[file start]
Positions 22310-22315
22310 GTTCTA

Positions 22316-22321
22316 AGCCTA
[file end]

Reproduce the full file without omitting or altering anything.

Positions 22310-22315
22310 GTTCTA

Positions 22316-22321
22316 AGCCTA